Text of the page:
EVERETT — The plot to kill Jerry Heimann had festered for days.
The instigator, Barbara Opel, hired a group of teenagers, including her 13-year-old child, Heather, to kill the Everett man.
Heimann, 64, had hired Barbara Opel as a live-in caregiver for his mother at their home in the 3700 block of 22nd Street in Everett. She wanted to kill Heimann, who had terminal cancer, and steal tens of thousands of dollars from him.
The young people ambushed Heimann at the home on April 13, 2001, according to court records. They hit him with baseball bats and stabbed him. From the basement, Barbara Opel, 37, yelled encouragingly.
Heather Opel’s other siblings, 7 and 11, were enlisted to help clean up. The group took Heimann’s body to the Tulalip Reservation. Meanwhile, Heimann’s mother was neglected and later found dehydrated with blood splattered on her wheelchair.
The 11-year-old sibling eventually told police what happened and led investigators to Heimann.
Barbara Opel got life without the possibility of parole. Prosecutors sought the death penalty, but jurors spared her life.
Jeffrey Grote, who was Heather’s 17-year-old boyfriend, got 50 years.
Marriam Oliver, who was 14 when she helped kill Heimann, got 22 years.
Kyle Boston, also 14 at the time, got more than 18 years. He has been released. Boston’s cousin, who was 12, was to remain incarcerated until he turned 21.
And Heather Opel got 22 years. Opel was set to get out in April 2023, The Daily Herald reported at the time.
But Heather Opel will get out a little early, Snohomish County Superior Court Judge Edirin Okoloko ruled Friday.
At the recommendation of Prosecutor Adam Cornell — but against the wishes of Heimann’s family — the sentence was reduced to 20 years.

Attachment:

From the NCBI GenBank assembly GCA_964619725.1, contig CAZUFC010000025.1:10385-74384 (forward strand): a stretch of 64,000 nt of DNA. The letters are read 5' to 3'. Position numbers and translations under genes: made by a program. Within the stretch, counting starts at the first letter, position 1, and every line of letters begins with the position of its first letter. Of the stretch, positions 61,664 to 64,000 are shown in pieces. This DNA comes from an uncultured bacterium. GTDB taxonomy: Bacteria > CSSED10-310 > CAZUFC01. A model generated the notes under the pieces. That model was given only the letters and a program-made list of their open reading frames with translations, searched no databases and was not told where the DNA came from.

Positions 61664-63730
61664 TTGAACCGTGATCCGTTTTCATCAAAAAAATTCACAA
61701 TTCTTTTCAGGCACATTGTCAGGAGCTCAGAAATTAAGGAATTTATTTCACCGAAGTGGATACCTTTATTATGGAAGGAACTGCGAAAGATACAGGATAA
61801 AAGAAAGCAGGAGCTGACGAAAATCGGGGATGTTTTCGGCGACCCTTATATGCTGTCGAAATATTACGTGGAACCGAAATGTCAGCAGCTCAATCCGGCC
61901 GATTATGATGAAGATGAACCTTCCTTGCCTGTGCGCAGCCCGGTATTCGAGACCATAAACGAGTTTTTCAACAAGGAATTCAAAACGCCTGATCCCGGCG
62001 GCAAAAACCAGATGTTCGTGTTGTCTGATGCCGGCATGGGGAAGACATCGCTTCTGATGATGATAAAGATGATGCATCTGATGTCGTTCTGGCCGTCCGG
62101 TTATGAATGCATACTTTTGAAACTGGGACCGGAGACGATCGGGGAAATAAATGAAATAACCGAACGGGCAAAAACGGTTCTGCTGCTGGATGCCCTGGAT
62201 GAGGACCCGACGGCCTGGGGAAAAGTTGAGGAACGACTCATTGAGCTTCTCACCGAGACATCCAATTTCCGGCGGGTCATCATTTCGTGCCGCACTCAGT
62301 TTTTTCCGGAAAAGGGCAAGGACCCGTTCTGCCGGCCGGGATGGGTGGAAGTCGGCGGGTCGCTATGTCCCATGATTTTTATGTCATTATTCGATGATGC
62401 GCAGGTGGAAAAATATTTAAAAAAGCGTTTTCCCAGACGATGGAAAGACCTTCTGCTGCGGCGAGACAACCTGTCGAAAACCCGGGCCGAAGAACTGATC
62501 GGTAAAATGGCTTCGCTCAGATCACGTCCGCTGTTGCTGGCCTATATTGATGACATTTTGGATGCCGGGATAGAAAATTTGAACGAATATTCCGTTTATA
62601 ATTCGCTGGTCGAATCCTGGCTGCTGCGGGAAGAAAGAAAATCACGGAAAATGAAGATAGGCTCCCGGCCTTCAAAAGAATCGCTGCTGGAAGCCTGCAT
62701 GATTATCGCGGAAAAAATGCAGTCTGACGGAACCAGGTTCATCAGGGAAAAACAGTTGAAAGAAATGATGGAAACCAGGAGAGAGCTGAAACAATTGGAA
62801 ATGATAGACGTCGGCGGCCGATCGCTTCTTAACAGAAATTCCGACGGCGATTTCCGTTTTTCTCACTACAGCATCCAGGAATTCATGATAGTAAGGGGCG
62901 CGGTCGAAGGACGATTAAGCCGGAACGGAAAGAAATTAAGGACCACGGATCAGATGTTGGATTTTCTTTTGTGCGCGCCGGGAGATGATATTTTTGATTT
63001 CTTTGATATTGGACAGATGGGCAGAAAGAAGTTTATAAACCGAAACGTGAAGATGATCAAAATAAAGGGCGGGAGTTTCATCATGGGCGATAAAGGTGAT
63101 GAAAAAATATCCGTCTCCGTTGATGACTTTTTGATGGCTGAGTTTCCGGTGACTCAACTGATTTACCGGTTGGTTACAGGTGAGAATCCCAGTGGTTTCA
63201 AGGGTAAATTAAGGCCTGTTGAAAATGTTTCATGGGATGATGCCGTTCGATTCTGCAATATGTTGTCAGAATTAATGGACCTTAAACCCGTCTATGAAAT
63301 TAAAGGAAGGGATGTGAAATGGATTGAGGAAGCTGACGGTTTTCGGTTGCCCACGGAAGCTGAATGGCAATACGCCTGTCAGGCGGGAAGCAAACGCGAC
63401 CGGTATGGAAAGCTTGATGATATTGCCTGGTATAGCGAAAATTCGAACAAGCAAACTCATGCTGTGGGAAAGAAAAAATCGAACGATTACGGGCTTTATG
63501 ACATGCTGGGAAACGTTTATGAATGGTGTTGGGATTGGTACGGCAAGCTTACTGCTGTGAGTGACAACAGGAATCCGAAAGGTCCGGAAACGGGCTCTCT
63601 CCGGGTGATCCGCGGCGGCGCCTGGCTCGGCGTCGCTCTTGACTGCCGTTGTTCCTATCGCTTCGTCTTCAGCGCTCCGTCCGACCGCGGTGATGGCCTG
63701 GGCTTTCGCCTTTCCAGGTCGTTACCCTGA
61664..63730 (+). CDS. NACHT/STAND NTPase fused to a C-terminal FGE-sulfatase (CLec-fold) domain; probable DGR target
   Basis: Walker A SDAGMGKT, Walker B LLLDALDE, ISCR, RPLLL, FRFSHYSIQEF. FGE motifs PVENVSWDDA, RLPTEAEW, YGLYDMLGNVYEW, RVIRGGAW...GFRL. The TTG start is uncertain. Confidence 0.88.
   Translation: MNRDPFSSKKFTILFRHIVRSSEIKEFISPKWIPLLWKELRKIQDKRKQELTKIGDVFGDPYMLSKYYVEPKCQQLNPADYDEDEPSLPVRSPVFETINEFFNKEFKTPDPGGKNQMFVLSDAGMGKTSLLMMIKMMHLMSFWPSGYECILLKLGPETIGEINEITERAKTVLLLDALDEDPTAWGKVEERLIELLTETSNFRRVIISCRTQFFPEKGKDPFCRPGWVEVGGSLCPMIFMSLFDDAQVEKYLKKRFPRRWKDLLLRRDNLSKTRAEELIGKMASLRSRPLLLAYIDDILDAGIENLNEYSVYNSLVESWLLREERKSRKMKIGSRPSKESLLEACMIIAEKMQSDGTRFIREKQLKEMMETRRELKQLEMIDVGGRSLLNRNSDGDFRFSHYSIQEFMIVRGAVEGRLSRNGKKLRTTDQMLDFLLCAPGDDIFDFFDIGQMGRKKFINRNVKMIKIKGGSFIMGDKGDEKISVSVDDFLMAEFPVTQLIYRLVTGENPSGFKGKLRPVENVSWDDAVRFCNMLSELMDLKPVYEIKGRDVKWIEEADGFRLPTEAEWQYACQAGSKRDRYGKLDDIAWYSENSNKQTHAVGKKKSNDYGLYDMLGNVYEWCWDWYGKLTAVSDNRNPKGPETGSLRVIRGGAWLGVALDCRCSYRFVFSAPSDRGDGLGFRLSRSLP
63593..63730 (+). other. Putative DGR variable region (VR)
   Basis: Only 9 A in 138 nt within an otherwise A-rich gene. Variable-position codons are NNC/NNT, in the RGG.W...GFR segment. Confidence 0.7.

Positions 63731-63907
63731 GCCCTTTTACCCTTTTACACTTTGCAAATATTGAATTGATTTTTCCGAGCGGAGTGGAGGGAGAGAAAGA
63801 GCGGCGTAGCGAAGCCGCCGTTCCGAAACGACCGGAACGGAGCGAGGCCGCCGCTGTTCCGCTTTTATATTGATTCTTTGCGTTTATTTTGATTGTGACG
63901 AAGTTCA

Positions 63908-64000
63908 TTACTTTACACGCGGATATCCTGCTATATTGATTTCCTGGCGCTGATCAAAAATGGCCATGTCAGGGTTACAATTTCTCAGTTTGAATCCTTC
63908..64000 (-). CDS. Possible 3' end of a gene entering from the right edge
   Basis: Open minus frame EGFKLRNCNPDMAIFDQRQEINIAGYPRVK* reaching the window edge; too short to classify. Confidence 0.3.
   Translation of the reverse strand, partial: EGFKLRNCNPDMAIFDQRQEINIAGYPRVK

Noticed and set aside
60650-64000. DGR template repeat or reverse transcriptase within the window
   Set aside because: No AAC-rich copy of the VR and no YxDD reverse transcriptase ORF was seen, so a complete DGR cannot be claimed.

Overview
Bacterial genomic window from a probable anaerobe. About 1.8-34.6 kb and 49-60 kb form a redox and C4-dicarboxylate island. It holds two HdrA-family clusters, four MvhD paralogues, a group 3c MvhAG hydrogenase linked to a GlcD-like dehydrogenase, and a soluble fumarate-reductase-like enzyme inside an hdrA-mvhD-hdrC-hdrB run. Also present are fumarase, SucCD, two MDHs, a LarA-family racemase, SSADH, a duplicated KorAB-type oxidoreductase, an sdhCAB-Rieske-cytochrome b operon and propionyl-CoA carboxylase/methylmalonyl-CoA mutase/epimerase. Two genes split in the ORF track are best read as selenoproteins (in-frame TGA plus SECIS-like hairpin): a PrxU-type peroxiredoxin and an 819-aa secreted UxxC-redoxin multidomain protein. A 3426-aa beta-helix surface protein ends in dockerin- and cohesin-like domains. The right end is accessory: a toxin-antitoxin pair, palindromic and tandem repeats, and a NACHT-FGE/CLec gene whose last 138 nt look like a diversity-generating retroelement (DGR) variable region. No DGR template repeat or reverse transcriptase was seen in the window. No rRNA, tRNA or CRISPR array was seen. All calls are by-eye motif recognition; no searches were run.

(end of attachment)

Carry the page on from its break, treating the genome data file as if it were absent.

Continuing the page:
The move is part of a broader reform movement to give more leniency in sentencing for younger people whose brains are still developing. The U.S. Supreme Court ruled in 2012 that “children are constitutionally different from adults for purposes of sentencing.” In recent months, several men convicted in early adulthood for Snohomish County murders have had their life sentences reduced.
Cornell argued that Heather Opel, now 34, has been rehabilitated in prison. Court papers include dozens of certificates Opel received while incarcerated, including for team building, decision making and academic courses. A psychologist last year found Opel is a low risk to commit another violent crime.
Cornell said the original sentence “no longer advances the interests of justice.”
Opel isn’t the first young defendant in this case to get a reduced sentence. Last year, Oliver had her 22-year prison term reduced to 20, like Opel. She was released in October.
In 2013, the state’s Clemency and Pardon Board recommended Oliver’s sentence be commuted. But Gov. Jay Inslee denied the petition. And in 2016, she was denied clemency. The prosecutor at the time, Mark Roe, spoke against Oliver’s early release. Cornell supported Oliver’s recent resentencing.
Heimann’s family remained ardently opposed to Heather Opel’s new sentence.
“Our loved one is gone forever,” the victim’s daughter said in court Friday. “He was taken in the most violent manner possible. We will always be the family of Jerry Heimann, murder victim. That will never change for us.”
While crying, Opel apologized to the family, saying “there isn’t enough words to express the pain and guilt I feel everyday for my actions.”
“I caused unnecessary pain and loss in Mr. Heimann’s family and every other person whose life he touched,” Opel said.
An Anacortes couple adopted Opel in 2018, according to court documents. Upon release, they expect to host Opel, who wants to work as a cement mason. They also hope to take business management classes at Skagit Valley College.
Opel will spend four years on probation.
A written reentry plan asked how Opel hoped to be remembered.
“As a person who valued life,” Opel wrote, “treated others with respect and did the best I could everyday.”
Opel may not be the last of those convicted of Heimann’s killing to get out early, however. People who received lengthy sentences as juveniles in adult court can petition the state Indeterminate Sentence Review Board for a hearing after they have served at least 20 years, among other requirements.
Grote, who is over 20 years into his 50-year term, petitioned the board. He had a hearing in mid-March and will receive a decision on release within 30 days.